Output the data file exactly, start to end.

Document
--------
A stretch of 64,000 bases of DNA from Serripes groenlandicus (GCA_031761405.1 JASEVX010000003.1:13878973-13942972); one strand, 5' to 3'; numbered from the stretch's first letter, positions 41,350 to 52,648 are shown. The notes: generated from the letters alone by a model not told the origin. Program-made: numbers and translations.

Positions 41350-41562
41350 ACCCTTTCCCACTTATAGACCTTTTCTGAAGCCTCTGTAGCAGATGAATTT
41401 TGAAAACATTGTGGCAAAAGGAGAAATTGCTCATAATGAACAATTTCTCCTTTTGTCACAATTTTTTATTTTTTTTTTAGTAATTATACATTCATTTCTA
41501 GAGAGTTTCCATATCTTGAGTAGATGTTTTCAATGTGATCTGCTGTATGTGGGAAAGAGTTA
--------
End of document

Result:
A stretch of 64,000 bases of DNA from Serripes groenlandicus (GCA_031761405.1 JASEVX010000003.1:13878973-13942972); one strand, 5' to 3'; numbered from the stretch's first letter, positions 41,350 to 52,648 are shown. The notes: generated from the letters alone by a model not told the origin. Program-made: numbers and translations.

Positions 41350-41562
41350 ACCCTTTCCCACTTATAGACCTTTTCTGAAGCCTCTGTAGCAGATGAATTT
41401 TGAAAACATTGTGGCAAAAGGAGAAATTGCTCATAATGAACAATTTCTCCTTTTGTCACAATTTTTTATTTTTTTTTTAGTAATTATACATTCATTTCTA
41501 GAGAGTTTCCATATCTTGAGTAGATGTTTTCAATGTGATCTGCTGTATGTGGGAAAGAGTTA